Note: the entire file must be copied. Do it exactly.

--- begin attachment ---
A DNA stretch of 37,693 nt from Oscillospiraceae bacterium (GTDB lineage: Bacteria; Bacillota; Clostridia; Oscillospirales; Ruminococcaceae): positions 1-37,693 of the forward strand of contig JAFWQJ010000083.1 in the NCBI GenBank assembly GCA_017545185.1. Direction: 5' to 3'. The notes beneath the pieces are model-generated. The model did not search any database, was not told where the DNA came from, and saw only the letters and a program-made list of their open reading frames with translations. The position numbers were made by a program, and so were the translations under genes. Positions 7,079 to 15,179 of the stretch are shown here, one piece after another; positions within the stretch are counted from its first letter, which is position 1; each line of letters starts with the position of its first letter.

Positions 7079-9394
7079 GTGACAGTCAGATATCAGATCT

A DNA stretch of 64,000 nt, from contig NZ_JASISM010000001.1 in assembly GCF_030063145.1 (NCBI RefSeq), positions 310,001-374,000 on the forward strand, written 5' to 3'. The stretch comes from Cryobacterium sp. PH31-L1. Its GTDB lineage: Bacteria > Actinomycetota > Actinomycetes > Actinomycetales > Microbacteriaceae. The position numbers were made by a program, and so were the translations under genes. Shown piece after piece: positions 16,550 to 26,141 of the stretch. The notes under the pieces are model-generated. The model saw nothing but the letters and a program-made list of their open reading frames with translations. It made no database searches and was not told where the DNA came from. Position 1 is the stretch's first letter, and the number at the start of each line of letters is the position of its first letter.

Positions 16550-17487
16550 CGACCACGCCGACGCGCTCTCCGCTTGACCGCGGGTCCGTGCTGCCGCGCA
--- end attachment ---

A DNA stretch of 37,693 nt from Oscillospiraceae bacterium (GTDB lineage: Bacteria; Bacillota; Clostridia; Oscillospirales; Ruminococcaceae): positions 1-37,693 of the forward strand of contig JAFWQJ010000083.1 in the NCBI GenBank assembly GCA_017545185.1. Direction: 5' to 3'. The notes beneath the pieces are model-generated. The model did not search any database, was not told where the DNA came from, and saw only the letters and a program-made list of their open reading frames with translations. The position numbers were made by a program, and so were the translations under genes. Positions 7,079 to 15,179 of the stretch are shown here, one piece after another; positions within the stretch are counted from its first letter, which is position 1; each line of letters starts with the position of its first letter.

Positions 7079-9394
7079 GTGACAGTCAGATATCAGATCT

A DNA stretch of 64,000 nt, from contig NZ_JASISM010000001.1 in assembly GCF_030063145.1 (NCBI RefSeq), positions 310,001-374,000 on the forward strand, written 5' to 3'. The stretch comes from Cryobacterium sp. PH31-L1. Its GTDB lineage: Bacteria > Actinomycetota > Actinomycetes > Actinomycetales > Microbacteriaceae. The position numbers were made by a program, and so were the translations under genes. Shown piece after piece: positions 16,550 to 26,141 of the stretch. The notes under the pieces are model-generated. The model saw nothing but the letters and a program-made list of their open reading frames with translations. It made no database searches and was not told where the DNA came from. Position 1 is the stretch's first letter, and the number at the start of each line of letters is the position of its first letter.

Positions 16550-17487
16550 CGACCACGCCGACGCGCTCTCCGCTTGACCGCGGGTCCGTGCTGCCGCGCA